Another boring historical uniform question?

#1
As part of my attempt to be nominated as 'most boring seafarer 2016', just thought I'd ask if any of the more historically-minded members of the forum could answer the following nitbit of trivia:

Why do CPO's reefer jackets have six buttons, but commissioned and warrant officers have eight? Could the Admiralty just not spare the cash for the extra buttons, is there some odd naval tradition explaning it?

Any answers greatly recieved. The best answer gets a lifetime's subscription to 'Telegraph Pole Spotter's Monthly' and a sculpture of John Major made out of my bellbutton fluff.
 

slim

War Hero
#3
As part of my attempt to be nominated as 'most boring seafarer 2016', just thought I'd ask if any of the more historically-minded members of the forum could answer the following nitbit of trivia:

Why do CPO's reefer jackets have six buttons, but commissioned and warrant officers have eight? Could the Admiralty just not spare the cash for the extra buttons, is there some odd naval tradition explaning it?

Any answers greatly recieved. The best answer gets a lifetime's subscription to 'Telegraph Pole Spotter's Monthly' and a sculpture of John Major made out of my bellbutton fluff.
Warrant officers have 6
 

Seadog

War Hero
Moderator
#5
It dates back to the time when officers, being posh and well fed and so were taller than ratings and needed longer jackets than stumpy POs and CPOs who had rickets, short jackets and fewer buttons.

Admiral Beatty wore 6 buttons because he'd swapped his reefer with his exception to the rule 6' 9" tall Chief Yeoman. Beatty was an egg.

Naval history-fascinating stuff.
 

Seadog

War Hero
Moderator
#7
Not only taller, officers' jaws were more 'square' than those of ratings, as demo'd in In Which We Serve and The Cruel Sea.

Back to buttons: strictly counting, CPOs have 12 buttons, POs 10, Officers 8.

For the OP, the answer may be as simple as the answer to the question; why do Killicks have one hook and POs have two?
 

cjg375

Lantern Swinger
#8
Not only taller, officers' jaws were more 'square' than those of ratings, as demo'd in In Which We Serve and The Cruel Sea.

Back to buttons: strictly counting, CPOs have 12 buttons, POs 10, Officers 8.

For the OP, the answer may be as simple as the answer to the question; why do Killicks have one hook and POs have two?
Nice speedy edit. Maths not a strong point eh!
 
B

Billy Q

Guest
#11
As part of my attempt to be nominated as 'most boring seafarer 2016', just thought I'd ask if any of the more historically-minded members of the forum could answer the following nitbit of trivia:

Why do CPO's reefer jackets have six buttons, but commissioned and warrant officers have eight? Could the Admiralty just not spare the cash for the extra buttons, is there some odd naval tradition explaning it?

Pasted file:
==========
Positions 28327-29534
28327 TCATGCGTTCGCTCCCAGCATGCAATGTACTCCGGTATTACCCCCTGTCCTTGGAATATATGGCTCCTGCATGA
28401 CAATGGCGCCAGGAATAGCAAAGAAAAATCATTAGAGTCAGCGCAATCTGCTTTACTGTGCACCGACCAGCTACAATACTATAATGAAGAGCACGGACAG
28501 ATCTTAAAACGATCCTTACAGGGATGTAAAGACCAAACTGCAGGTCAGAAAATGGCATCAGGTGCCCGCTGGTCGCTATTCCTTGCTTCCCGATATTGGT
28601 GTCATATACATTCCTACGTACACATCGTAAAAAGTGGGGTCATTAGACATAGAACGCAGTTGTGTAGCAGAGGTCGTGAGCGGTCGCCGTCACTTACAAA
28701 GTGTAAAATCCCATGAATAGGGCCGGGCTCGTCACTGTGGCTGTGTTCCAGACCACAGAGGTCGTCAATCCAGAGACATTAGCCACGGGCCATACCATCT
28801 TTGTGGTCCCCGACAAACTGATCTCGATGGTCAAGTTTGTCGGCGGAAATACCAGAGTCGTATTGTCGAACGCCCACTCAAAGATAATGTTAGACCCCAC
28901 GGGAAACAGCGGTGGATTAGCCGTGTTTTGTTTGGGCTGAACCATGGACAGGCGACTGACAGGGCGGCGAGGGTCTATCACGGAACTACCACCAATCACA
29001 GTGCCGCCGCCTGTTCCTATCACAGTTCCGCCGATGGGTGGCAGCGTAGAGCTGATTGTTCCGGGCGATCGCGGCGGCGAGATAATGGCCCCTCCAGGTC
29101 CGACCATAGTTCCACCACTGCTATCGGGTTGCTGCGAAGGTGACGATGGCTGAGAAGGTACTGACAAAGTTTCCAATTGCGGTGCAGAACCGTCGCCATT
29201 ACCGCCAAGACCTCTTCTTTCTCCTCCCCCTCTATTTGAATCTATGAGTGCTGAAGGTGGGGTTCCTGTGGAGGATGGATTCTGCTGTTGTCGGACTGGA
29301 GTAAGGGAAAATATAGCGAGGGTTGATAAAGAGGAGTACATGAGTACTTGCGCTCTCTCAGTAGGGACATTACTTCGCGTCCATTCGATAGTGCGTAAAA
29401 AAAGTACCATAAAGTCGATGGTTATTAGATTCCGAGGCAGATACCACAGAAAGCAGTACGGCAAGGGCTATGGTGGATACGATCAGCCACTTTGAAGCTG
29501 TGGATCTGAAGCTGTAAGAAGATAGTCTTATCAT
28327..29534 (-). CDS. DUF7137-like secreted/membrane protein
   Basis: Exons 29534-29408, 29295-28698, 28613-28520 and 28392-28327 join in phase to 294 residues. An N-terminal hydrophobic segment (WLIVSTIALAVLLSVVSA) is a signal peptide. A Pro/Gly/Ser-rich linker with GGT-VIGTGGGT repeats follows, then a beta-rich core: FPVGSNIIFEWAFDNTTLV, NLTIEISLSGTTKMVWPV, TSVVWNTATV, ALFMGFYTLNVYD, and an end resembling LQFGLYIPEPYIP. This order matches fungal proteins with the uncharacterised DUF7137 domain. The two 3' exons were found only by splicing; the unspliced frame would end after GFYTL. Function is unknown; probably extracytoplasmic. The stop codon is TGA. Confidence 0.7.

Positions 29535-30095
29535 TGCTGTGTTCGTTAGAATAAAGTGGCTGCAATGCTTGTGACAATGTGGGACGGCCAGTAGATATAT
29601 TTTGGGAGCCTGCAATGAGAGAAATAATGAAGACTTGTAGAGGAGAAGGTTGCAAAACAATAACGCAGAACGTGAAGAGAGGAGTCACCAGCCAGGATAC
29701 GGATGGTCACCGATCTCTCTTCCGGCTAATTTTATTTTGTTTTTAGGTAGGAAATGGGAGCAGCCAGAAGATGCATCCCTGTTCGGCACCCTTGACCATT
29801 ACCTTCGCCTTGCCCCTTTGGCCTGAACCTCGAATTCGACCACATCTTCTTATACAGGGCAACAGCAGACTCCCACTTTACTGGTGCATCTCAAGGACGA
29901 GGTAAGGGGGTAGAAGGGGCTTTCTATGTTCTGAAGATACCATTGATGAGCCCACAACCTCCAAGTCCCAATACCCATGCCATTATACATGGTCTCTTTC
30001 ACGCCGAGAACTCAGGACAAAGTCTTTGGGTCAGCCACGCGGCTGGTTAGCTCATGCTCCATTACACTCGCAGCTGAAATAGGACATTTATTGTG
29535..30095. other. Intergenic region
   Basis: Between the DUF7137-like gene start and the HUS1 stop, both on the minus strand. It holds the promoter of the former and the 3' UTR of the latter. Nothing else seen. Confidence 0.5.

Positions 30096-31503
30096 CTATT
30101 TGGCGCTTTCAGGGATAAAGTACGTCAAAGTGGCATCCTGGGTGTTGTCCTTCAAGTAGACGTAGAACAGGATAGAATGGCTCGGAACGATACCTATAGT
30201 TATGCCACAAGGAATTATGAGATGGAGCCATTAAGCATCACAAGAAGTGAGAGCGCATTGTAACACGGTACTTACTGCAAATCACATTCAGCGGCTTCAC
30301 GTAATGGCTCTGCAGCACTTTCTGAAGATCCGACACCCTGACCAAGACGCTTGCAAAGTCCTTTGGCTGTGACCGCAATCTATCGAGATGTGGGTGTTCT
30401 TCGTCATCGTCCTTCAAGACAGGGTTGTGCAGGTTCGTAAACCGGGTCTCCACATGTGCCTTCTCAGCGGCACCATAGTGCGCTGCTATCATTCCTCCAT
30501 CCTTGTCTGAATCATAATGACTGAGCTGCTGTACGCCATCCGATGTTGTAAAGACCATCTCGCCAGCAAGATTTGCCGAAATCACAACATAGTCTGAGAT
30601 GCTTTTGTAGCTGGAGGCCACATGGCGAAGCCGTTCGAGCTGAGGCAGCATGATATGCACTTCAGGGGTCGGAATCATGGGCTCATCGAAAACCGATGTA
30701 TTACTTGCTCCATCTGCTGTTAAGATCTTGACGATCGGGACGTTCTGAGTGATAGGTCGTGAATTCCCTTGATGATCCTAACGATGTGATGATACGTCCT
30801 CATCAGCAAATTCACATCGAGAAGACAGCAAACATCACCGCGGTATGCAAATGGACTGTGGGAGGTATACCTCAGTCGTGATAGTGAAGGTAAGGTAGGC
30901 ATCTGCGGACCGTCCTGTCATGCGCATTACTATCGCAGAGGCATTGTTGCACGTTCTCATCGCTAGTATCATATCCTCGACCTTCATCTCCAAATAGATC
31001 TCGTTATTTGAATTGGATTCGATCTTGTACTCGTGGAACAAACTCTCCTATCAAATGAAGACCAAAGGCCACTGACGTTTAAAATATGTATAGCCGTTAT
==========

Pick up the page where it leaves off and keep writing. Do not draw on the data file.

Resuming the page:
Any answers greatly recieved. The best answer gets a lifetime's subscription to 'Telegraph Pole Spotter's Monthly' and a sculpture of John Major made out of my bellbutton fluff.
It boiled down to cost. When Chief and PO's first wore uniforms the cut was single breasted and comparatively cheap from rough serge Only room for 6 buttons (That were in themselves expensive.) Those aft with pots of money could afford Double Breasted in fine Barathea with room for 8 buttons and a breast pocket for their handerchiefs. The first CPO's in the US navy went straight into double breasted and 8 buttons.
 
#12
.

For the OP, the answer may be as simple as the answer to the question; why do Killicks have one hook and POs have two?
Speaking of, I've seen a number of images like these





Now I've seen SCC staff wear the second insignia as "Acting" or "Probationary" Petty Officer, but anyone know their true origins? And why they're no longer in use?


Sent from my iPhone using Tapatalk
 

old_fart

Lantern Swinger
#13
Back to the jacket question. When I joined as a young scribe in 1951 (Yes I'm an old git) I and my class mates were issued with two blue suits. Rough serge, single breasted with three black buttons (and red branch badge)
 
#18
Some 20 years ago, No 1 Son was an honorary midshipman at Liverpool URNU - he and his colleagues wore 6 buttons rather than 8. Was/is this standard procedure for URNUs?

He was allowed 8 in the Merchant Navy, and subsequently collected four gold rings as a master mariner. Not much occasion to wear the full fig, though he looked smart at his wedding. He was a bit put out when a passer-by asked if he was an airline pilot.
 
#19
Speaking of, I've seen a number of images like these





Now I've seen SCC staff wear the second insignia as "Acting" or "Probationary" Petty Officer, but anyone know their true origins? And why they're no longer in use?


Sent from my iPhone using Tapatalk
I thought they were, and the staff member gets the crown once they become a 'substansive' PO?
 

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